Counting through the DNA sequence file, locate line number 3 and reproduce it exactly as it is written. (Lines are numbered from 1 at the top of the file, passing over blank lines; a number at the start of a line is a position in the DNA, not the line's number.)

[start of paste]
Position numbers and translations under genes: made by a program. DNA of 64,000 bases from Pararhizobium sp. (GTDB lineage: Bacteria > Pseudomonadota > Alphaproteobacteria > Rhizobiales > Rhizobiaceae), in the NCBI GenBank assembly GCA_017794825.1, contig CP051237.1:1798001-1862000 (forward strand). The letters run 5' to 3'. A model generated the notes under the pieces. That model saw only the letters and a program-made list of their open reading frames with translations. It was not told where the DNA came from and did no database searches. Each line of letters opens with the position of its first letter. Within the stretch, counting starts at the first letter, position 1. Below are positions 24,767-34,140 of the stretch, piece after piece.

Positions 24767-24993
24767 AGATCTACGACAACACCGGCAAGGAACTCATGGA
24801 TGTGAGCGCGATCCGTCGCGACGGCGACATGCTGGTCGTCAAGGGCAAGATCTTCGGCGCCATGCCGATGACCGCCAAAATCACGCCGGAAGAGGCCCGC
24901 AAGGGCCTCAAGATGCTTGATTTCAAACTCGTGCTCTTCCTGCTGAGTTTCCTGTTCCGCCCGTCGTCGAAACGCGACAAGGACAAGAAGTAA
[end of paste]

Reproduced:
24767 AGATCTACGACAACACCGGCAAGGAACTCATGGA